The ever-polarizing issue of the possibility of a new baseball stadium in Shockoe Bottom was on
The ever-polarizing issue of the possibility of a new baseball stadium in Shockoe Bottom was on full display at last night’s City Council meeting.
Two ordinances, each of which acquires land back to the City of Richmond immediately near The Diamond on Boulevard, were adopted unanimously by City Council. Many citizens believe that the land is being transferred for a development on Boulevard to make way for a new home for the Flying Squirrels in Shockoe Bottom.
Council President Charles Samuels says that the City’s acquisition of the land will cost nothing, and that it was land the City’s already owned, but many citizens were fervent there are bigger issues in the Richmond, citing homelessness, sidewalk conditions and broken traffic lights, instead of a new home for the Flying Squirrels.
Ron Skinner, a citizen speaking in opposition to the ordinances, said he was pleased with how poverty levels have gone down, but still had concerns about the Council’s judgement.
“It may not continue to be the case if we spend lots and lots of money on iffy projects. And I don’t mean iffy projects just because I don’t like playing baseball, but I mean building a stadium on ground in advance, not even knowing where the slave containment area was, without even wanting to know,” Skinner said.
“I think it’s very unfortunate that we feel like we have to move right now when we don’t know the facts. It feels very much like a steamroller. I hope we can put the brakes on a little bit and make sure we’ve done our homework correctly.”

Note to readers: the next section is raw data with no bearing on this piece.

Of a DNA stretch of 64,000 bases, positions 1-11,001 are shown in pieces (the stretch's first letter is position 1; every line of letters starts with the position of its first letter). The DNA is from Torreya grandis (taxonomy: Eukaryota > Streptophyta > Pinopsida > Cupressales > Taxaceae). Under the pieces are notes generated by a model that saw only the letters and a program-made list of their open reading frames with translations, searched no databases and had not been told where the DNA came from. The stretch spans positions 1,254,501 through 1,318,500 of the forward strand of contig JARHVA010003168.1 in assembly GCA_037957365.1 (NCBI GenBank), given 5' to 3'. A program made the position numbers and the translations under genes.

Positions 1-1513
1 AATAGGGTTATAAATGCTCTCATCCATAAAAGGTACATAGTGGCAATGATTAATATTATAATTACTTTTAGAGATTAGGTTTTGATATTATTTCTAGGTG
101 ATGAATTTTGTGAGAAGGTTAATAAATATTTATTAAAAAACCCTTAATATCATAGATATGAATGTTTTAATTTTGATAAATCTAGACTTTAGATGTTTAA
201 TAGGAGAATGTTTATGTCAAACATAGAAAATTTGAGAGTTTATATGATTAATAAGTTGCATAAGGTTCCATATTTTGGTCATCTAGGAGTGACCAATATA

What Skinner alluded to was a popular cause of concern for those who oppose the idea of a stadium in the Bottom as well as those who are in support – the historical value of the area.
In the 1800’s, Shockoe Bottom was a slave trading post, and while it’s not a proud history, many citizens felt like it still deserves to be preserved.
Brian Cannon, a local attorney, spoke in favor of a stadium in the Bottom, but also about the importance of preserving history.
“I think it’s the most viable option we may (have) to generate more revenue for the city and memorialize what happened there as far as the slave trade,” Cannon said.
“Everybody that I’ve talked to wants to preserve that history and it’s really important. I used to live down there a decade ago and no one was doing anything to preserve that history down there, and they haven’t for the last decade. And the one thing that’s getting momentum is a baseball stadium. If that’s what it takes, that’s great. Let’s get it done,”
Councilman Parker Agelasto expressed his concern that The Diamond may end up collecting dust like City Stadium in RVA’s Carrilon neighborhood.
“Having City Stadium sit in fifth district and having seen the condition of that facility at the time the University of Richmond vacated the property… and if the building goes down the path of City Stadium, we may be stuck with the decision of, ‘What do we do with the run-down stadium?’,” Agelasto said.
Debates about the future of baseball in Richmond will only get more impassioned with time, and concerned citizen Mark Lewis simply asked that the Council leave no stone unturned in the process.
“I hope all of the Council members make wise decisions in these next few weeks. I want to make sure that you take your time and be mindful of the residents this can impact, and how we treasure this city,” Lewis said.
“I want to make sure you take the time and be thoughtful for the people you represent.”
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